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Stjärnorna kvittar det lika (1930)

Nils Ferlin

Everybody is made of stardust, but this does not mean that the stars care about us.

Lees dit gedicht in het Nederlands
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't Is de sterren om het even

Te tellen zijn ze niet alle
aan sagen en fabels geen grens...
Men beweert dat een ster zal vallen
telkens bij de dood van een mens -

Winternachtkoude scherpt mijn gehoor    
en de bevroren muziek van de wind:
het janken der honden is wat ik hoor,
jankend als bij ´t lijk van een kind,

weduwen hoor ik schreeuwen
en kinderen snikken om brood-
- ´t Is de sterren om het even
of iemand levend is of dood.
Vertaling: Teresa Fogelberg, 2003
 

Stjärnorna kvittar det lika


Man kan inte räkna dem alla
sägner och sånt man hör...
Det säjs att en stjärna ska falla
var gång när en människa dör -    

Lyhörd i nätternas kyla
och vindarnas frusna musik
hundarna hörde jag yla,
som hundarna yla för lik,

änkorna hörde jag skrika
och barnen snyfta för bröd -
- Stjärnorna kvittar det lika
om någon är född eller död.


Uit: En döddansares visor, 1930

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Listen to this poem in Swedish.
Voiced by: Oscar Billing

This poem in 60 seconds
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This poem in 60 seconds

How much is a human life worth? It was a question Nils Ferlin frequently asked himself. As an actor and reporter, he traveled through all of Sweden, and recorded everything he saw. Often he encountered suffering and misery. Did anyone care? The stars certainly did not. And what about those in charge? According to the poem, Ferlin harbored few illusions about this.

Want to know more? On this website you can listen to the poem, discover its origins and its author and find out what the poem means to the people of Leiden.

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Nils Ferlin

Nils Johan Einar Ferlin

Karlstad 1898 - Uppsala 1961

After the early death of Ferlin’s father, his mother sold the parental home in order to afford her son's education. It was worth the sacrifice: Nils Ferlin became one of the most well-known poets from Sweden and received several awards with his seven poetry collections. He also gathered fame as an actor, and writer of songs.

Depression

Ferlin’s life was not a happy one as he suffered from depression. He lived on coffee, cigarettes, and liquor. In 1936, when Ferlin was thirty-eight years old, he hit his all-time-low after his mother passed away. She had been his tower of strength throughout his life. He got his life somewhat back on track when he married Henny Lönnqvist, nine years later. With her, Ferlin lived a stable life, although he kept struggling with depression.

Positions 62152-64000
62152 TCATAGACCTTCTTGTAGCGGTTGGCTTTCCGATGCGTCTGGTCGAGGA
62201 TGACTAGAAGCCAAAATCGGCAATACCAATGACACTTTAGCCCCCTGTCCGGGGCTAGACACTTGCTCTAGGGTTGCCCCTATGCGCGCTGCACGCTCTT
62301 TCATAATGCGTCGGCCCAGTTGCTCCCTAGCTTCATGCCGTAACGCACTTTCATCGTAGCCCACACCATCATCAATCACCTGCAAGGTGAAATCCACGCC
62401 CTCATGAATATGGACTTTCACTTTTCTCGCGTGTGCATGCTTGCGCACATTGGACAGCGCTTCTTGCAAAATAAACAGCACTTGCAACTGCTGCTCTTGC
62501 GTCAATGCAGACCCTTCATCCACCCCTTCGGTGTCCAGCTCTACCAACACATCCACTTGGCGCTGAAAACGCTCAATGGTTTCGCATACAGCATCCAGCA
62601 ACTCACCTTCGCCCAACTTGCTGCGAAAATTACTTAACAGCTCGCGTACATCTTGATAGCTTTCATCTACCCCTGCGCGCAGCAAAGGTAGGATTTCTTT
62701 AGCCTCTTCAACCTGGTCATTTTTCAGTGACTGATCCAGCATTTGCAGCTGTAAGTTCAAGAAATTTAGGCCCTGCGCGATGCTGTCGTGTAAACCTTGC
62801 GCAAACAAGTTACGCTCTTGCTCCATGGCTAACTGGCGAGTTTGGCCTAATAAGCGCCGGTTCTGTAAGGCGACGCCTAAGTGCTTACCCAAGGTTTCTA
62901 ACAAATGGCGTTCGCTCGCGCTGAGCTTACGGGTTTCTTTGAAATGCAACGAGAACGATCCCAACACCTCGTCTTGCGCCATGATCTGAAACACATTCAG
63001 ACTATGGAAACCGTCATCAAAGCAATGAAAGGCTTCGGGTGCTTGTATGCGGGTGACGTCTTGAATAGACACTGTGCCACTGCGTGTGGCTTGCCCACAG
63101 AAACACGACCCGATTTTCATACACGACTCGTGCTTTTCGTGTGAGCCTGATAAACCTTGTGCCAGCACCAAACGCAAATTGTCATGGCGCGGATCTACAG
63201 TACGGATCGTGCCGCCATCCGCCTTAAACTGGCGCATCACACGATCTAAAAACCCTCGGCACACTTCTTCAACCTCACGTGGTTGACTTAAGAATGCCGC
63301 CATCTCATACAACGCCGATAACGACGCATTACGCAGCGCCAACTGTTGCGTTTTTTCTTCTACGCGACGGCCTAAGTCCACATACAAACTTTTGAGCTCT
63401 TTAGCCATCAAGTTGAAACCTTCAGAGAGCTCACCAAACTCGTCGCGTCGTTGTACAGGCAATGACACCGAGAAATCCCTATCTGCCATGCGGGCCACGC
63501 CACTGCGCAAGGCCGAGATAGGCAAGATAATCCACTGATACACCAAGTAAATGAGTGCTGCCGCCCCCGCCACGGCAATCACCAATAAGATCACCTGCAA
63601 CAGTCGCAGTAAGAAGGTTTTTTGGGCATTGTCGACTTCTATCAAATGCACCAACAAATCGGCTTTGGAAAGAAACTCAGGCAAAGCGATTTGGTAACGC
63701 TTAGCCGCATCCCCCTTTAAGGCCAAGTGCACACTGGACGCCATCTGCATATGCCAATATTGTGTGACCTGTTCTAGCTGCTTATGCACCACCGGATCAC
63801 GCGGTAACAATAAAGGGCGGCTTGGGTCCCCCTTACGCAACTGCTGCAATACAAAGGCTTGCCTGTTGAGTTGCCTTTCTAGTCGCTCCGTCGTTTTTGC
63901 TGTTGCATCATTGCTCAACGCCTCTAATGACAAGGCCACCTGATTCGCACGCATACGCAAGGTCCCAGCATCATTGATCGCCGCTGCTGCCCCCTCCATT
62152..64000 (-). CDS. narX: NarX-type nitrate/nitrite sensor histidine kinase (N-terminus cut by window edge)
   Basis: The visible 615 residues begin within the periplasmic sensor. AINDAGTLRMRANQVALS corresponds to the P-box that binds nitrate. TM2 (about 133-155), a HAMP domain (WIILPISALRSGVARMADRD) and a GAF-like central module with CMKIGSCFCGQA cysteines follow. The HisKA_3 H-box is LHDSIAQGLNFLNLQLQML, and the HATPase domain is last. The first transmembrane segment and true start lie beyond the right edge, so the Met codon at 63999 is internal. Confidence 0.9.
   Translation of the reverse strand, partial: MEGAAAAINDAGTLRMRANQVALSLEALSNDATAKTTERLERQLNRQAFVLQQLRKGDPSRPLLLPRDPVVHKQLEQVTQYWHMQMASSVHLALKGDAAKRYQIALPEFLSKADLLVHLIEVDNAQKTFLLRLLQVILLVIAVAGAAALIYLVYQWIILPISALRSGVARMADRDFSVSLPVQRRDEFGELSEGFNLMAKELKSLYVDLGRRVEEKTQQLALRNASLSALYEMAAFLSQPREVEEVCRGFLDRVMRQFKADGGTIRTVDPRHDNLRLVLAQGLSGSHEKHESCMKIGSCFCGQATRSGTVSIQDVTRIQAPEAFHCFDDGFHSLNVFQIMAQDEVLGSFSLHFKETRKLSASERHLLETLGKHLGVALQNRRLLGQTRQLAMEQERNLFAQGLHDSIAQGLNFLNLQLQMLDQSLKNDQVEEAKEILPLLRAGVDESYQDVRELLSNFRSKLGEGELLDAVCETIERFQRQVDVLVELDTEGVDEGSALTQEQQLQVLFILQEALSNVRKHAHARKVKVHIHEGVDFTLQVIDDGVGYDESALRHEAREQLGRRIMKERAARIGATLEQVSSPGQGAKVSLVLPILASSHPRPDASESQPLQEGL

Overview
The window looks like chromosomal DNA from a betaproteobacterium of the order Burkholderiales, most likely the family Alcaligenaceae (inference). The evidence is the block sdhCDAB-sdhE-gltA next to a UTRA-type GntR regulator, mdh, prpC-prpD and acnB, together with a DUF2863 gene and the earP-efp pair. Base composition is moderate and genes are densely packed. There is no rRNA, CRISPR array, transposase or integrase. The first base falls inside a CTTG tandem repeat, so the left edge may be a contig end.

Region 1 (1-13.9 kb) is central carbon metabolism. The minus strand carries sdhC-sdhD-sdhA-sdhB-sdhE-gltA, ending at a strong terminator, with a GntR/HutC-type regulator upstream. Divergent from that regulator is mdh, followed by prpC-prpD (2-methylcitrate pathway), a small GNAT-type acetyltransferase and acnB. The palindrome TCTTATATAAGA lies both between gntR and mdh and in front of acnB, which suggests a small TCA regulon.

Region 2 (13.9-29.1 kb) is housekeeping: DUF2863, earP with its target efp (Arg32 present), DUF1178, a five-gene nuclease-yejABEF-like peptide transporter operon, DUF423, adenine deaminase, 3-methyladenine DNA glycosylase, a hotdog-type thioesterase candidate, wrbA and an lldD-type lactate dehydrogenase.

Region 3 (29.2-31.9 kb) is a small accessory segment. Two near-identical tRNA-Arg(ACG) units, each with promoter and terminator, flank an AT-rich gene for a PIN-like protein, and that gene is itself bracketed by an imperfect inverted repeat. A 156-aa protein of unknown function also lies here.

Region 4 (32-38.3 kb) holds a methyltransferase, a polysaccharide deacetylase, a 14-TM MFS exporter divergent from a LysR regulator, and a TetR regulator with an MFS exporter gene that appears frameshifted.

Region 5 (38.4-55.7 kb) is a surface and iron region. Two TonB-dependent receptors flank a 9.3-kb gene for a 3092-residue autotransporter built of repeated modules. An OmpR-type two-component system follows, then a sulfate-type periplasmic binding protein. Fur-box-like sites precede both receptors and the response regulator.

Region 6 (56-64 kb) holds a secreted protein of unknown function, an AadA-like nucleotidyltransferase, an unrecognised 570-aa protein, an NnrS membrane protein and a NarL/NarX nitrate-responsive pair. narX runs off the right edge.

Death

His final years were primarily spent in a hospital. Ferlin passed away in 1961. In Stockholm, his gravestone is engraved with his poem Inte ens en grå liten fågel (Not even a grey little bird), which is part of the poetry collection Goggles (1938).

What's this poem about?
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What's this poem about?

Stjärnorna kvittar det lika signifies as much as ‘it leaves the stars indifferent’ or ‘the stars could not care less.’ According to Kea Fogelberg, the poem is about placing dramatic events in perspective: “it tells that both birth and death are part of life.” Fogelberg is quite familiar with the poem as it was very dear to her father and it was painted on the wall of her doctor’s practice.

Accusation

According to Sten Fogelberg, Kea Fogelberg’s father, not only the stars but those in charge were also indifferent to famished children crying for bread and widows wailing in solitary. The poem can be read as a charge against injustice and oppression, often silenced or even reinforced by the center of power. Although the poem was written in 1930 - the start of the Great Depression - the poem is still significant today. People drown at sea, suffocate in trucks, die in war or because of starvation. Does anyone care?

In the grand scheme of things?

“It is said that a star falls from heaven / each time here on earth someone dies,” Ferlin writes. There are as many stars as there are people, and one individual human life means nothing to humanity as a whole, or to the universe. Whether you are rich or poor, significant or trivial, in the eyes of death we are all equals. This might offer some consolation, even in times of great individual suffering.

Origin story
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Origin story